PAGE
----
Hej då Android, del 2
Last week, I was hanging out with some hackers and security experts at a conference in Brooklyn when I took out my Sony phone.
“Oh! The journalist uses Android. That’s secure!” said one guy next to me, in a highly sarcastic tone.
I dismissed his sarcasm, even though, as someone who writes about information security, I knew that deep down he was right. Just a few days later, his joke now seems almost premonitory.
As you might have heard, a security researcher revealed on Monday that a series of bugs deep inside Android’s source code allow hackers to hack and spy on users with a simple multimedia message.
If you’re worried your Android device might be vulnerable to these bugs, collectively known as Stagefright, well, I’ve got bad news for you. It probably is. In fact, as many as 950 million phones likely are.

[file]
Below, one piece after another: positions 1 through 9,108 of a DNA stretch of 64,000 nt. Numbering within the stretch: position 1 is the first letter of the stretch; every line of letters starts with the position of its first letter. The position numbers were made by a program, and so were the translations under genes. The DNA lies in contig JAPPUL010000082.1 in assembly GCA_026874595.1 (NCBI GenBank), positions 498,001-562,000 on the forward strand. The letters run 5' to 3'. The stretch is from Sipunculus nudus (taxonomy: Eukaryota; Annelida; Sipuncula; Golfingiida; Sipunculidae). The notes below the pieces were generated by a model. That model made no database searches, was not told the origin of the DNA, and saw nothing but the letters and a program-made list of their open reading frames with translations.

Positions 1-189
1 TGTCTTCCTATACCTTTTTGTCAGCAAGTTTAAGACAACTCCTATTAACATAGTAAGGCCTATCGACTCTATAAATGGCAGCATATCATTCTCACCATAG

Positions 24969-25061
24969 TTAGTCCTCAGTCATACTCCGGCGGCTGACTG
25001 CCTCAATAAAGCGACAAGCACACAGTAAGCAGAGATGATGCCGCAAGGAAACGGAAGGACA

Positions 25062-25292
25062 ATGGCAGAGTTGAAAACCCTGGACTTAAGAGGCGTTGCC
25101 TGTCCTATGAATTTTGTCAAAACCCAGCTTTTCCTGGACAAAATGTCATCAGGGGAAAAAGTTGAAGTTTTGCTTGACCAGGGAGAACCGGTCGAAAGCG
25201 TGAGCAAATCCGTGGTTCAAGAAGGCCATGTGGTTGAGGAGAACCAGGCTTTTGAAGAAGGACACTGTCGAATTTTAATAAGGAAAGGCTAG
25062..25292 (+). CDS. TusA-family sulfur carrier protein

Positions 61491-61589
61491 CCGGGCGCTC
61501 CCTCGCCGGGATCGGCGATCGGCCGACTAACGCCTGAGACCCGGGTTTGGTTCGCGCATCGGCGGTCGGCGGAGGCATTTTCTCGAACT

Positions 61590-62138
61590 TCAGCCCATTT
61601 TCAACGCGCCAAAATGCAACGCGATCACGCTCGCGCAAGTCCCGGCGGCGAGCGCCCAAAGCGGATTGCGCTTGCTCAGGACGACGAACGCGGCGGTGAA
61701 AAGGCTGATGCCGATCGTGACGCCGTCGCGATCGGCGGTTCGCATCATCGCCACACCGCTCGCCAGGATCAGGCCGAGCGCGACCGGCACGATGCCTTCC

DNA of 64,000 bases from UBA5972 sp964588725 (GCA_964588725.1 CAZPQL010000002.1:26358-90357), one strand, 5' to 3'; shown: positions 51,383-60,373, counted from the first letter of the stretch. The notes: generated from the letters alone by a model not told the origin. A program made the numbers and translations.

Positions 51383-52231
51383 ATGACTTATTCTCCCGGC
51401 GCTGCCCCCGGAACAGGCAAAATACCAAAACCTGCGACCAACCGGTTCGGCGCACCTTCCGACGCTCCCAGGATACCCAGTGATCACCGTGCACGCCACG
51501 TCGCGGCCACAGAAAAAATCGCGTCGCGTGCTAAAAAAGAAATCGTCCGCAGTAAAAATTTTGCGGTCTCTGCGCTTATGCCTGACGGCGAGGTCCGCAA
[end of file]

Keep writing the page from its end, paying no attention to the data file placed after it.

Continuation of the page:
“All devices should be assumed to be vulnerable,” said Joshua Drake, the researcher who found the bugs.
I knew Android’s security wasn’t great.
I didn’t know about Stagefright last week, obviously, but I knew Android’s security wasn’t great. Still, I ignored the sarcastic dude because, frankly, I’m a fanboy and a contrarian.
I’ve been antagonistic with Apple products ever since I was a teenager, when Apple used to try to shove its apps down my throat (cough iTunes cough) whenever I just wanted to watch a movie trailer on Quicktime. I never liked Apple’s walled garden and “we-control-everything” approach, and I particularly disliked Apple fanboys’ dumb “oh my god there’s a new iThing coming out” reverence and hysteria.
So when the original iPhone came out a few years ago, I swore in multiple heated discussions with friends and strangers that I’d never buy an iPhone. Since then, I’ve only owned Android phones. First a few HTC ones, now a Sony phone.
Well, I’m sick of it. And I’m ready to go to the dark side.
Han har nu köpt en iPhone.